Welcome to the forum. Thanks for your question.
You are of course right that HIV is far more common in parts of Africa, including Kenya, than it is in North America or Europe. But you don't say your partner's HIV status? Did you ask? Probably he has been tested, and if positive he would have told you. If he has tested negative, of course you weren't at risk.
More to the point of your question, the HIV lab tests are among the most accurate diagnostic tests for any medical condition. No matter how high the risk of HIV, the test results are 100% reliable if done sufficiently long after the last possible exposure to the virus. That interval is 4-12 weeks, depending on the specific test (or combination of tests). It is never necessary to wait 6 months; that's an outdated urban myth, left over from older tests that haven't been in use for 20 years. Even if your partner has HIV, you wouldn't need to be worried, given your negative test results.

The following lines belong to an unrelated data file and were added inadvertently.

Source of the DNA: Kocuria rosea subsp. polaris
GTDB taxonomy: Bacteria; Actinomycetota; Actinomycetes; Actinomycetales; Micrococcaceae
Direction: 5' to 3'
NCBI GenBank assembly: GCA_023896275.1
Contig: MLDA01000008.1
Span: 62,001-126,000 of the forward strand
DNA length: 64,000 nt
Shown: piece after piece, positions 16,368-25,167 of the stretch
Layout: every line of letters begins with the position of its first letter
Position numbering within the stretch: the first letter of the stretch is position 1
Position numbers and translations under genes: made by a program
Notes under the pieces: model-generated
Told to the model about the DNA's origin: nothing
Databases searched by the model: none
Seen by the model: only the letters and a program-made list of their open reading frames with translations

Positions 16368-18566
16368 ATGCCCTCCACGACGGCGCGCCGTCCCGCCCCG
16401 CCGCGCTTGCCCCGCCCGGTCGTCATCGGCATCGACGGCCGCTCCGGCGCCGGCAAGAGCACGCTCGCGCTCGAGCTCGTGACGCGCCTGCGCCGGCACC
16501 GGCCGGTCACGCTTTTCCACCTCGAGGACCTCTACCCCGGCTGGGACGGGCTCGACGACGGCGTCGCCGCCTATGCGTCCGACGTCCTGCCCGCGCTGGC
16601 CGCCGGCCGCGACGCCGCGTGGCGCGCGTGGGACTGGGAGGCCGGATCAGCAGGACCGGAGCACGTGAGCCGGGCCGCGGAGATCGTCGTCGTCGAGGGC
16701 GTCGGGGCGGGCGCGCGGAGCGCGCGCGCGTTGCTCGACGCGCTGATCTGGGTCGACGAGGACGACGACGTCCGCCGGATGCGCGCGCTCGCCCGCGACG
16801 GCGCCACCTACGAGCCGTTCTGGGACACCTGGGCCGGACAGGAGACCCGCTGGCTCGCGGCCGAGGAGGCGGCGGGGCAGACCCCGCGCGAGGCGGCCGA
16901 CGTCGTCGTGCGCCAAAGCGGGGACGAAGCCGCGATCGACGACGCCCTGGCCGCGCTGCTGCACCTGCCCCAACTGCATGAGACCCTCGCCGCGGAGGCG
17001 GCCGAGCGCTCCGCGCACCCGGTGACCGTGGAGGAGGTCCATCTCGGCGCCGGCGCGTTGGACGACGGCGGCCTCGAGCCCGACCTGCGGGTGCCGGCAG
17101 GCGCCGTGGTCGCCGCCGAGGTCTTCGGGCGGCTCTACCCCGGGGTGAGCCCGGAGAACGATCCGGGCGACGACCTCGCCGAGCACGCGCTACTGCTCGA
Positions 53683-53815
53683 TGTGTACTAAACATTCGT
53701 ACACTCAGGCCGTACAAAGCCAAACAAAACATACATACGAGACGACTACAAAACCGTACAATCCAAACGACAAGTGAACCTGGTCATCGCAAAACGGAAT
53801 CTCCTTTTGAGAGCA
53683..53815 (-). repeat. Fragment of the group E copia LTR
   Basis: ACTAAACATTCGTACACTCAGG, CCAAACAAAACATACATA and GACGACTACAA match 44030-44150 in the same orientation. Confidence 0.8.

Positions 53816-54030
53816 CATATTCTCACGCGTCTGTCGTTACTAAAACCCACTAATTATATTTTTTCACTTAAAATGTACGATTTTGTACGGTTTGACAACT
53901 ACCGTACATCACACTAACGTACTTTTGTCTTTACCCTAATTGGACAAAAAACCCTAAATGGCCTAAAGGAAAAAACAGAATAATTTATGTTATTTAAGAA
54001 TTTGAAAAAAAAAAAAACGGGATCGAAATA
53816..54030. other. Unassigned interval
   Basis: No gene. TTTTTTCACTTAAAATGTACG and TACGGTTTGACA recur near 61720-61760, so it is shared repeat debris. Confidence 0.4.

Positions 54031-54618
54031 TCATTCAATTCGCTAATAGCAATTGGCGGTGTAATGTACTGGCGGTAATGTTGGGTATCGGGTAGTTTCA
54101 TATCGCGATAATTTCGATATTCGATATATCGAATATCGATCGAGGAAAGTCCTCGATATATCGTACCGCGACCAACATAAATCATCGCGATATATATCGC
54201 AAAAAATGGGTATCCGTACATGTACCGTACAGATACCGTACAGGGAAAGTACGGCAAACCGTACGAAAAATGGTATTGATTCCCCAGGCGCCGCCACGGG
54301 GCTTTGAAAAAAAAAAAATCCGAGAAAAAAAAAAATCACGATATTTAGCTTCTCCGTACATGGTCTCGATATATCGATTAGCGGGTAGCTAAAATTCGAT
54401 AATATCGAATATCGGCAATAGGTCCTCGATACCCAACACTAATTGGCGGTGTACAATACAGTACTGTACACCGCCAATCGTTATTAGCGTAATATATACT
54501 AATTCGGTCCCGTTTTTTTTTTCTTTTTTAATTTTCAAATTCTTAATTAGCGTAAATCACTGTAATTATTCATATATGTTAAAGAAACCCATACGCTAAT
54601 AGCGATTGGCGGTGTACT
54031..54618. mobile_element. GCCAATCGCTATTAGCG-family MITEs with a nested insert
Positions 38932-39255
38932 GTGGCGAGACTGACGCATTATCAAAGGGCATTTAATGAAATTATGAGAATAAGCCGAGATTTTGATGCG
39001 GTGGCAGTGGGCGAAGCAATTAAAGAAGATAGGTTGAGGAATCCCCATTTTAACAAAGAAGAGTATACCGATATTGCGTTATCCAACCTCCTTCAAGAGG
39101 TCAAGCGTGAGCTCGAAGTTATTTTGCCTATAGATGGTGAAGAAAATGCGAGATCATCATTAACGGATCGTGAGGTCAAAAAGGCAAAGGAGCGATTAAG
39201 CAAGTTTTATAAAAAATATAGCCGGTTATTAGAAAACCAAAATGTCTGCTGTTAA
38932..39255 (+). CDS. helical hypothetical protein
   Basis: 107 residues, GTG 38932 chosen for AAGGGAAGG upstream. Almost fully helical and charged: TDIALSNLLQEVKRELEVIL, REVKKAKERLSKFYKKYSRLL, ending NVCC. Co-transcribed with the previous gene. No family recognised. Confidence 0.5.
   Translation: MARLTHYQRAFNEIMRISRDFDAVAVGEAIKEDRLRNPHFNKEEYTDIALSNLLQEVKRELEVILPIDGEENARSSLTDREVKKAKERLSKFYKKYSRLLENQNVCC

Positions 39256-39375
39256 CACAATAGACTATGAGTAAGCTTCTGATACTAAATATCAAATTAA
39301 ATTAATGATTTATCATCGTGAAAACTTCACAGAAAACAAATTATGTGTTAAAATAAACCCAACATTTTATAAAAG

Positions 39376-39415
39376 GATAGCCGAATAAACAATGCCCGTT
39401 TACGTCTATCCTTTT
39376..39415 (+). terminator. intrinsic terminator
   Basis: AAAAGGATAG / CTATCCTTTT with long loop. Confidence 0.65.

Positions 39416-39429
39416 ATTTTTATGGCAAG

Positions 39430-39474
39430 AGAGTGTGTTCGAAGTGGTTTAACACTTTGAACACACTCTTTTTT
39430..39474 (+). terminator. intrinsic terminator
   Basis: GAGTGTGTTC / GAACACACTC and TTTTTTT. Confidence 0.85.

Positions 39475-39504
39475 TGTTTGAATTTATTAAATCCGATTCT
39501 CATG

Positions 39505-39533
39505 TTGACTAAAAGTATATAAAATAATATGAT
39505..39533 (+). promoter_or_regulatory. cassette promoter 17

Below is a link to a thread that discusses the time to reliable HIV test results, including the reasons that official advice remains 3 months, even though earlier testing (4-8 weeks) almost always is conclusive:
For those reasons, you needn't be at all worried. Your first test (the 48 day 4th generation [duo] test) was conclusive and the others also confirm you were not infected.
I hope this has helped. Best wishes-- HHH, MD